Note. This article draws on concepts presented in What Utility Is and Isn't, The Certain Equivalent, and Utility in Money. Reading those articles, in that order, is highly recommended.
We’ve now covered all the concepts required to build a decision tree. This week we will practice using all these skills in concert. In this video, I will provide a detailed example for building and using a decision tree to arrive at a good decision.
Here, I will break the task of building a tree into nine steps. We have already practiced almost all of these steps in isolation, and now we’re putting all the pieces together.
Our first example concerns a subject who is finishing up their undergraduate degree. They are planning for post-graduate life.
Step 1: List the options.
The subject can’t decide between following up their graduation with a Master’s Degree, a PhD, or going straight into a full-time job in industry. After some reflection, they conclude these are indeed the only three options that they deem worthy of serious consideration.
Of course, the option of taking a full-time job encompasses its own myriad of possibilities, but those possibilities will tend to be more similar to each other than they are to the option of continuing school in some form.
Step 2: List the critical variables.
Decisions complex enough to be worthy of building a decision tree will usually involve multiple implicit variables, which may be entangled or difficult to weigh or measure against one another. So the first step is simply listing these variables.
When this subject introspects on the sources of internal conflict, on the factors that they find themselves hemming and hawing over, they conclude that the main factors that they are trying to weigh are money, optionality, and time invested. Different people will have different sources of conflict. Others might be more concerned with ultimate life satisfaction, impact, parental approval, or fame. Those issues which you have the most difficulty arbitrating between internally, are the issues you should put on your list when struggling with a decision.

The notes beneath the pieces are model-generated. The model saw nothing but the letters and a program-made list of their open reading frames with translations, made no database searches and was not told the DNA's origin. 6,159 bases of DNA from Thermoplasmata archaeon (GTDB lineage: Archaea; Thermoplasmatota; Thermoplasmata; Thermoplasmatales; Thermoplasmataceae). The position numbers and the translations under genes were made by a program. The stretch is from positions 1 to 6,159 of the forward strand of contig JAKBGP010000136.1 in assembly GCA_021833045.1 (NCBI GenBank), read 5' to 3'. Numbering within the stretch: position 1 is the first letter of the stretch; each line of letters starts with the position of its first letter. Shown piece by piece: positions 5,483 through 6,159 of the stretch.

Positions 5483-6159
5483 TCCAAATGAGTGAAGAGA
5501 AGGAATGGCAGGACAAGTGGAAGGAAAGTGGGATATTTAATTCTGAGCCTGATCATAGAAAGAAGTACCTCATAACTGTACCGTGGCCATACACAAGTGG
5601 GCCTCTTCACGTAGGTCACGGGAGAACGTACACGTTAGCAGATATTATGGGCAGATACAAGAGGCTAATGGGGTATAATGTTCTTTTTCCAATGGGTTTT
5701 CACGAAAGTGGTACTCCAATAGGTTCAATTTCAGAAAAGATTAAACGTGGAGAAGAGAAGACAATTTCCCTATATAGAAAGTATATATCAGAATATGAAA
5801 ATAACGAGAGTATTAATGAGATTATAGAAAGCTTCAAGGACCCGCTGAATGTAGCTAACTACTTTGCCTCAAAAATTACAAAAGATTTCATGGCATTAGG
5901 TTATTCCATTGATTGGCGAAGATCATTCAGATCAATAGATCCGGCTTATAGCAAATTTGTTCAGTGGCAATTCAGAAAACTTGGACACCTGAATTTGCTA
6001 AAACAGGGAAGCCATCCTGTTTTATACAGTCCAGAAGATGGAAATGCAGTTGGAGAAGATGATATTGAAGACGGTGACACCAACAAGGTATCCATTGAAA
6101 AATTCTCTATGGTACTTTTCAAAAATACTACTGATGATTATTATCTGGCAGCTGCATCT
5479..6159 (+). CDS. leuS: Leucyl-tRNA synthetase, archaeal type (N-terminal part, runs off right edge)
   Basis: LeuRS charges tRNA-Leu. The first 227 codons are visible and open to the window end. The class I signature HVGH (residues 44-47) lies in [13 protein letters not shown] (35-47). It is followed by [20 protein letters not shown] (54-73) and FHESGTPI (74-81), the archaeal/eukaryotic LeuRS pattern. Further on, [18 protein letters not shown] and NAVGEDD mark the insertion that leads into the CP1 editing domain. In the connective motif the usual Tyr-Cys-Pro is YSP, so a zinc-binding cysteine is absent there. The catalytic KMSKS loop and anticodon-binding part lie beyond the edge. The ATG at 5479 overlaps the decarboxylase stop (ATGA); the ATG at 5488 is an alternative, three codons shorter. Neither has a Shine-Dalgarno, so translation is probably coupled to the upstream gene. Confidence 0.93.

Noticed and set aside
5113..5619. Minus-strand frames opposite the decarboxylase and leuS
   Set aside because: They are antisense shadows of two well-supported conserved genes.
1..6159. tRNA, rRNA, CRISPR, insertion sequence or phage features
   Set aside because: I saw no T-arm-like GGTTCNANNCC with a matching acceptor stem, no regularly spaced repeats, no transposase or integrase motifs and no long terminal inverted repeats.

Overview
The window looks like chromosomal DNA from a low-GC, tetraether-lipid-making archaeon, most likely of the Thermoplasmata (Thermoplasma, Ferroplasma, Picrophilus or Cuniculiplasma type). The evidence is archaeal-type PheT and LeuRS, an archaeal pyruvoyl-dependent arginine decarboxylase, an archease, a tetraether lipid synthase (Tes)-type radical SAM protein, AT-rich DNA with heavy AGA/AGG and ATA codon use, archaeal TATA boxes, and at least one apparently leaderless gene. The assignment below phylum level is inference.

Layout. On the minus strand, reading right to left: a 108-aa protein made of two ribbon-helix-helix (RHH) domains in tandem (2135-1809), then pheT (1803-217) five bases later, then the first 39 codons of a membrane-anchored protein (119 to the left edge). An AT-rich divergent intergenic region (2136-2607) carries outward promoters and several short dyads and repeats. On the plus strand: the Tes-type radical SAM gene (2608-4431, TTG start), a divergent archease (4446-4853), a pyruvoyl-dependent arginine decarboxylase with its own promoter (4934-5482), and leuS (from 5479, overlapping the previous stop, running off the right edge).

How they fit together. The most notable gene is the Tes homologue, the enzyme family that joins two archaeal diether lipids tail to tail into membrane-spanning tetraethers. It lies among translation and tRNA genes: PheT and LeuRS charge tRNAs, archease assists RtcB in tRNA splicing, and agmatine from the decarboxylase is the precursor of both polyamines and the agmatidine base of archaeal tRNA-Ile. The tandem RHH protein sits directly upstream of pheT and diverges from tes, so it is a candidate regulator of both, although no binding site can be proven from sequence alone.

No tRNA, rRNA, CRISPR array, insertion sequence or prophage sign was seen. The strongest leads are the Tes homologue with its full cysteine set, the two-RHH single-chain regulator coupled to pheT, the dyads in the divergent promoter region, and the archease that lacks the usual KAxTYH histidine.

Step 3: Bin the possible outcomes.
Having listed our critical variables, we break each of our variables into possible states. Some variables are easier to break down than others. Intuitively, a given choice will either tend to increase optionality, decrease optionality, or preserve present optionality, so those are three natural possible states for the “outcomes” variable. Perhaps none of the available options preserves present optionality, so we can reduce that to two.
The subject might break the “time invested” variable up in any number of ways. They could decide there are two main possibilities they are concerned about, options that take less than three years or more than three years; or perhaps it is actually important to them to weigh the time more precisely. As far as our subject is concerned, they decide that simply asking if the time investment is probably more than 3 years, or less than 3 years, is adequate.
Money is potentially even more complex, and it may be difficult at this stage to even know how to break it down, since the amount of money you may earn in the future, under a variety of assumptions, can be very uncertain; but we make this temporarily easier on ourselves by binning the possibilities we’re most concerned about. For some pertinent dollar value $X, the subject breaks the space of possible outcomes into “futures where they will probably make more than this” and “future where they will probably not make more than this.” You can always come back later and tweak this number if you decide that you need to.
Here, I have broken each of the relevant variables into two bins. You could use more bins if you felt like you needed to. The only consequence will be more sorting on the next step.
Step 4: Rank the possible outcomes.
Now that we have broken out of the confusing morass of possible vague futures and put the possible outcomes in buckets, we rank those outcomes.